Work is underway across the globe to find effective vaccines. WHO is working with companies and sponsors, as well as vaccine alliances like Gavi and CEPI, to speed up this process. We are also trying to scale up manufacturing capacity. However, there are many unknowns. It is hoped that if a successful vaccine is found by the end of the year, there will be enough doses available for countries by the end of 2021.
How should the vaccine be distributed across the globe?
The first priority must be to vaccinate those most at risk, including the elderly, people with underlying conditions and health workers, in all countries, rather than all people in some countries. Global equity is critical for the distribution of a safe and effective vaccine.
What could be the role of WHO in this?
WHO is working with partners to speed up the development and manufacturing of a vaccine. In dialogue with the Member States, we are also developing a global allocation framework for vaccines and other tools, including treatments and diagnostics, based on the principle of fair and equitable access. The proposal is to allocate the vaccine doses to all participating countries simultaneously, in the proportion needed to cover 20 per cent of the population. This is expected to reduce overall risk and protect most-at-risk groups from the virus everywhere and at the same time.
Can you assure the public that a vaccine will be ‘safe’?
We take vaccine safety very seriously. Accelerating the timeline for vaccine development does not mean we are compromising safety. We are engaging with vaccine developers and others to ensure that we have standard end-points and data-collection mechanisms to regularly monitor both the efficacy and safety of vaccine candidates.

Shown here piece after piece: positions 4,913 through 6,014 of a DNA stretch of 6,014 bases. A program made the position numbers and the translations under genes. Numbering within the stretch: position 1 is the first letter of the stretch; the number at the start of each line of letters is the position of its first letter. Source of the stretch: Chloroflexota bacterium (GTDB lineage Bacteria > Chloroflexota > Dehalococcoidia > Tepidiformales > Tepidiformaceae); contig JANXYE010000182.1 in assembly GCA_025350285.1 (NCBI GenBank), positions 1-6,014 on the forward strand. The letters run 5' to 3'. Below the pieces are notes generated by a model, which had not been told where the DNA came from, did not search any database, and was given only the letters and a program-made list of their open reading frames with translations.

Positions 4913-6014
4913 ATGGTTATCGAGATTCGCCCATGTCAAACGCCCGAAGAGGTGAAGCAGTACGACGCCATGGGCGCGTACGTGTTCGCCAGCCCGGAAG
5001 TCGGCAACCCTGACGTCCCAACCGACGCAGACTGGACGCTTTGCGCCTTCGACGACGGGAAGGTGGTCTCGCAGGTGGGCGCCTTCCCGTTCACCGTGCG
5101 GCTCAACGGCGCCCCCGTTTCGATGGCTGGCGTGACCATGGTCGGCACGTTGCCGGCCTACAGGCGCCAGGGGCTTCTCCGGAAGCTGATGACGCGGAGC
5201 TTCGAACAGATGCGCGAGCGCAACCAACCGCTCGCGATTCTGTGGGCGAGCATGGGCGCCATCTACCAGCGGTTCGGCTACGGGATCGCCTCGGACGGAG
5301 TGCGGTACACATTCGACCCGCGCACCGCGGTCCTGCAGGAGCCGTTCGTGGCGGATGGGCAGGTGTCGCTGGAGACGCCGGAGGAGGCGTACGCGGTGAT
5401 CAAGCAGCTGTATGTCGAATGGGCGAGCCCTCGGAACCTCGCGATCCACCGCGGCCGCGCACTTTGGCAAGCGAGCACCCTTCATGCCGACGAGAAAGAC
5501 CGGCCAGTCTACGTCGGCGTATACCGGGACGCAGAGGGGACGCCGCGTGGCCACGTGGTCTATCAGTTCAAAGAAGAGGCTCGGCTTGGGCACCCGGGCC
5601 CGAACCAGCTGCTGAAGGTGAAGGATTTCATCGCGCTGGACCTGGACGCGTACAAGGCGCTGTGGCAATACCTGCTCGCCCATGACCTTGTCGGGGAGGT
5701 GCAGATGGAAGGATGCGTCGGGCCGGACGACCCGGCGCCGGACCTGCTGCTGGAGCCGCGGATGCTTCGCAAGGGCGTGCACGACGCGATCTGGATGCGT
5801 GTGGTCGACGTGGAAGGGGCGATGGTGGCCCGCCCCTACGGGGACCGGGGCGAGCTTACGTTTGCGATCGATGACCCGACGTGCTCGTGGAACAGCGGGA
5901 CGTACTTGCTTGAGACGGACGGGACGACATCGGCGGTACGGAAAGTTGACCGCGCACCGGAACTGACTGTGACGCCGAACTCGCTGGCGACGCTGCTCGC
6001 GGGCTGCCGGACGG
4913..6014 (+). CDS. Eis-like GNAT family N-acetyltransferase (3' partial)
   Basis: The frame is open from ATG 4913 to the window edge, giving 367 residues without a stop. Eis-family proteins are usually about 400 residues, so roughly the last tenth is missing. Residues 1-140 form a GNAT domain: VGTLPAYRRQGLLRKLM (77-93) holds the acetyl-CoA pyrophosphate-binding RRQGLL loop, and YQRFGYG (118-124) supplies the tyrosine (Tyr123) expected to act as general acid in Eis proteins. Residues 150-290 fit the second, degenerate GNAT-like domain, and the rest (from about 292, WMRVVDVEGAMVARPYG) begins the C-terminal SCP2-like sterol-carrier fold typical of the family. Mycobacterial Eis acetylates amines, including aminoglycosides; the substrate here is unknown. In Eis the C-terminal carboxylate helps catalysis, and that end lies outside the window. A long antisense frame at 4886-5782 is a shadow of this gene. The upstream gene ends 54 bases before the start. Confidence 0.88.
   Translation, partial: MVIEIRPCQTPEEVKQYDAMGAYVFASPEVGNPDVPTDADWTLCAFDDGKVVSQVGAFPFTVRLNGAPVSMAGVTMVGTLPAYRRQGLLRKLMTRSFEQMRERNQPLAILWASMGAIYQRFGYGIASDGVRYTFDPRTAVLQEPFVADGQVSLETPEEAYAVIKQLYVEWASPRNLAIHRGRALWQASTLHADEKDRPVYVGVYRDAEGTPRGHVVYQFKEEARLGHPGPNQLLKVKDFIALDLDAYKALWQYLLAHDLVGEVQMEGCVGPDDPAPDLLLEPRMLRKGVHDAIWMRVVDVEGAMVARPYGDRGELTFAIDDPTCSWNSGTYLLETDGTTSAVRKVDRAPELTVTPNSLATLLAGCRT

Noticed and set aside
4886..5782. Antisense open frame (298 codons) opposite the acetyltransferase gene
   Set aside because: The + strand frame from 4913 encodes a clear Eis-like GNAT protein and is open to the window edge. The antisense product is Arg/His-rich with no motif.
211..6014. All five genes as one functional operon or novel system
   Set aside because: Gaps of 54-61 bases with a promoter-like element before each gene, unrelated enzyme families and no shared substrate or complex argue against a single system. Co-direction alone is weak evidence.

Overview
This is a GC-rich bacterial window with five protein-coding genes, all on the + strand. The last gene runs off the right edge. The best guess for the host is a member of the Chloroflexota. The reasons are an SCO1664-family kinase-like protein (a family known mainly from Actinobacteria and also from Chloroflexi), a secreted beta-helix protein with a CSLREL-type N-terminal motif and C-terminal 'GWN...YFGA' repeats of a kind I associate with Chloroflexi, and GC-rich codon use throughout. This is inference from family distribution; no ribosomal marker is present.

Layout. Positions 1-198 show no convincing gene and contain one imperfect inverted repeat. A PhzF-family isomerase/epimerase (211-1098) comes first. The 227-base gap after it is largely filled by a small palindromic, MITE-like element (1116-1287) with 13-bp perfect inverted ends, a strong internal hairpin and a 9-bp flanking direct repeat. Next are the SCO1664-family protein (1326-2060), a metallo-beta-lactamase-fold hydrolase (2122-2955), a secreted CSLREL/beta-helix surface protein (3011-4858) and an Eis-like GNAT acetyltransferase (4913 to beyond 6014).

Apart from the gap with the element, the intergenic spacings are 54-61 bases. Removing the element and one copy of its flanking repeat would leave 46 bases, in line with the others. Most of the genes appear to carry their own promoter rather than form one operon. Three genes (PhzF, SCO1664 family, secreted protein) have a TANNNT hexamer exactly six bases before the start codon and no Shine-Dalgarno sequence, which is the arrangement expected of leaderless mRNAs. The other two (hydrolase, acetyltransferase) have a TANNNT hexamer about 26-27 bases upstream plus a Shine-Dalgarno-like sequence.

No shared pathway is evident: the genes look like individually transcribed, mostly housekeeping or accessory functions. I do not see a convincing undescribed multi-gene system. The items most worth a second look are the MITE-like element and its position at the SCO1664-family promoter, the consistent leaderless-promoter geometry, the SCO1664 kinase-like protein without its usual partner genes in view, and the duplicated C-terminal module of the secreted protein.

‘The first priority must be to vaccinate those most at risk.’
WHO has been accused of not reacting quickly enough at the beginning of the outbreak. How do you react to this kind of criticism?
I think the criticism is not justified. We reacted rapidly to the first reports of cases of ‘pneumonia of unknown cause’ in Wuhan on 31 December. On 1 January, we activated our three-level emergency incident management team. We provided a detailed summary of the situation on 5 January. We issued a comprehensive package of guidance, covering key topics related to the management of an outbreak of a new disease, starting on 10 January, and we briefed the public and media in mid-January. Furthermore, we convened an Emergency Committee on 22 to 23 January, and again on 30 January I myself and my senior management team visited China. On 30 January, we declared a public health emergency of international concern, our highest level of alert, when there were less than 100 cases and no deaths outside China.
How has this pandemic strained your organisation?
The response to COVID-19 has been an immense undertaking, involving all staff at WHO. I am so proud of how my colleagues have responded. We had already undertaken an extensive transformation of WHO’s emergency programme after I became Director-General in 2017. The changes we instituted primed WHO to be able to implement a robust and rapid response to COVID-19 from 31 December 2019 onwards. During the many months of fighting COVID-19, WHO staff have worked around the clock, driven by the need to learn about this virus, provide life-saving guidance, build partnerships and communicate what we know to the world.
What does your working week as Director-General of WHO look like these days?
The increased demands caused by COVID-19 have posed major challenges for each and every person working for WHO. But, at the same time, it has brought us closer together. One colleague was recently asked by friends how he was doing. He responded: ‘We work in good faith and have faith in each other, and this faith has now been tested under very trying circumstances.’ The determination shown by my colleagues inspires me to keep striving day in and day out in my work.
published in akzente 3/20